Emporium meeting

Bryce Bosworth, the owner of U & I Furniture, speaks to the Historic Preservation Committee on Monday afternoon at Logan’s City Hall.

Plans to demolish the Emporium and neighboring properties on Logan’s Main Street are being put on hold because the city’s Historic Preservation Committee wants to see a more concrete project plan before giving the approval to remove the buildings.

“On Main Street, you have a traditional pattern that is set up,” said committee member Thomas Graham. “There are a bunch of soldiers side-by-side on the business side that face the Tabernacle square. What they are proposing is to cut out the tooth of that. It is not only that the buildings are historic, it’s the context in which they are placed.”

Overall, committee members seemed to support the idea of downtown revitalization and updating the area. However, concerns arose over the tradeoff that would have to be made.

The development proposal Mayor Holly Daines has for the area includes demolishing the Emporium, the three buildings south of the Emporium and the one building immediately north. The current proposal is to replace these buildings with an ice skating rink/community plaza and a retail space. Also included in the proposal is a 136-unit apartment building and a parking structure.

Plaza 45, the building on the south end of proposed demolition, and the building directly north of the Emporium are considered to be in good condition and to still have many of their historic characteristics. The three center buildings are not classified in this same way.

Committee members said they were open to the demolition, but only if they felt like the benefits of the new project outweighed preserving two buildings on either end of the demolition zone.

Daines said the reason she and city staff want to move on with this project now is because they have a good deal for demolition, and the Emporium is expensive for the city to maintain. Although an official seismic study of the building has not been done, city staff said the building was not up to earthquake codes and that building preservation would require costly retrofitting.

During the public hearing portion of the meeting, mixed feelings were expressed by those in attendance.

Some downtown business and property owners adamantly opposed the buildings coming down at all, including Gene Needham III, who has suggested an alternative plan for Center Block where buildings on the northwest corner of the block would be torn down to make room for an apartment complex. Needham’s plan includes either buying the buildings from those business owners or moving them to the Emporium. One of the properties Needham is proposing the city buy and demolish, 33 S. 100 West, is owned by the Needham Family Ltd Partnership.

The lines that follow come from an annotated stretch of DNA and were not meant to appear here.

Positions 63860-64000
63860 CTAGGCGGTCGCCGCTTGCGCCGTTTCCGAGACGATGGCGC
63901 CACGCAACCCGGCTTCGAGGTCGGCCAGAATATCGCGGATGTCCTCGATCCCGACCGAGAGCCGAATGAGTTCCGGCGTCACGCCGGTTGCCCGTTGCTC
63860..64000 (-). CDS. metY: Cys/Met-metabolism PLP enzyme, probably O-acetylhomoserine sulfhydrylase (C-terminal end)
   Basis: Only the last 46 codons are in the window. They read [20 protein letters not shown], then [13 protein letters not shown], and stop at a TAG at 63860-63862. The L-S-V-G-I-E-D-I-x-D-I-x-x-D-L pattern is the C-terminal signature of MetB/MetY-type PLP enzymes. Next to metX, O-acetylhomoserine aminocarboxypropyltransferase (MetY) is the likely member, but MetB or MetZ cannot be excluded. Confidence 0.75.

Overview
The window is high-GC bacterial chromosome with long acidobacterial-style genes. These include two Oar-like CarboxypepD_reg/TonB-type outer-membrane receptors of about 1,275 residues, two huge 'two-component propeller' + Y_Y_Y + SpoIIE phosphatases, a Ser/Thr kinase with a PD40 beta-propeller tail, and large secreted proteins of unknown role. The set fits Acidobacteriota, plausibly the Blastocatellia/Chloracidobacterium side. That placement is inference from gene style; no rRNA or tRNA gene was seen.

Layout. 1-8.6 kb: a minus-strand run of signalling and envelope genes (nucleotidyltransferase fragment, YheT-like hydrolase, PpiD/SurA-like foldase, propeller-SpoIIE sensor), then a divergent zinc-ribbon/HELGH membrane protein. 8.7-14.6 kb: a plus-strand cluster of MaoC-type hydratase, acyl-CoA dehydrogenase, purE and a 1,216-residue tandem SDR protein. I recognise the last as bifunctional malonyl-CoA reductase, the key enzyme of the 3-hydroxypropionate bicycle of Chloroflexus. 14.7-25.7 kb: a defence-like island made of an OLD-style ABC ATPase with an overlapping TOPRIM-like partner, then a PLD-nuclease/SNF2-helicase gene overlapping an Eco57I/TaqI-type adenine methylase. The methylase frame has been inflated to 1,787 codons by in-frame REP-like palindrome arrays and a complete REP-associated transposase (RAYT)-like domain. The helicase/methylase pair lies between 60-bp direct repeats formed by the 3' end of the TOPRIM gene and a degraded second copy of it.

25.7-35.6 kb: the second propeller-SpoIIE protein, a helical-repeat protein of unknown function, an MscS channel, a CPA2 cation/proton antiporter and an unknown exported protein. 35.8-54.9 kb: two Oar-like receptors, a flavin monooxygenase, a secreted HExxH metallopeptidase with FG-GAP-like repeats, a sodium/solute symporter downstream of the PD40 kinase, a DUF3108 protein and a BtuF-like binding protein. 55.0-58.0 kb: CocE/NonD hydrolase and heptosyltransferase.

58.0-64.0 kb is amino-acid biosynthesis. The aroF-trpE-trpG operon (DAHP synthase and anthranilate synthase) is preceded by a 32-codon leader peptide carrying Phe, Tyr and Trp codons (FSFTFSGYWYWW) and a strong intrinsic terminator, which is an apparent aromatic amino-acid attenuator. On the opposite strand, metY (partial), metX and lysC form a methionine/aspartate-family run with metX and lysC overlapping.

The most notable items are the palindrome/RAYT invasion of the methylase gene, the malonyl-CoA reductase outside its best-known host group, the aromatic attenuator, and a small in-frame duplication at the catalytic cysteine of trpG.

Other attendees urged the committee to wait on approving the demolition plan until a more concrete idea was brought forth.

“I feel there is wisdom in keeping the buildings as they are temporarily,” said Gene Needham IV. “I don’t want to see demolition, I don’t want a hole in downtown. … Once the plan is adopted and understood, as we proceed, I’m all for the development.”

There were others at the meeting that supported tearing down the Emporium and neighboring buildings and urged the committee to approve the decision so the project could move along more quickly.

“Anything that can be done, I think, needs to be done,” said John Booth, who used to be a downtown property owner and told the committee that he had not seen any real solutions come for the parking issues in downtown over the past few decades.

“I think you should let them go ahead and get started on something because if you don’t, 40 years from now when my grandkids are standing here, you are going to be talking about the same damn problems,” he said.

The planning commission will continue the discussion on demolition at its Dec. 2 meeting. Daines said she hoped she will have more concrete plans from the developer for the project by then. The committee also requested the city consider keeping the facades of the two buildings at the end of the demolition zone. Daines said it may be cost-prohibitive, but could be looked at.

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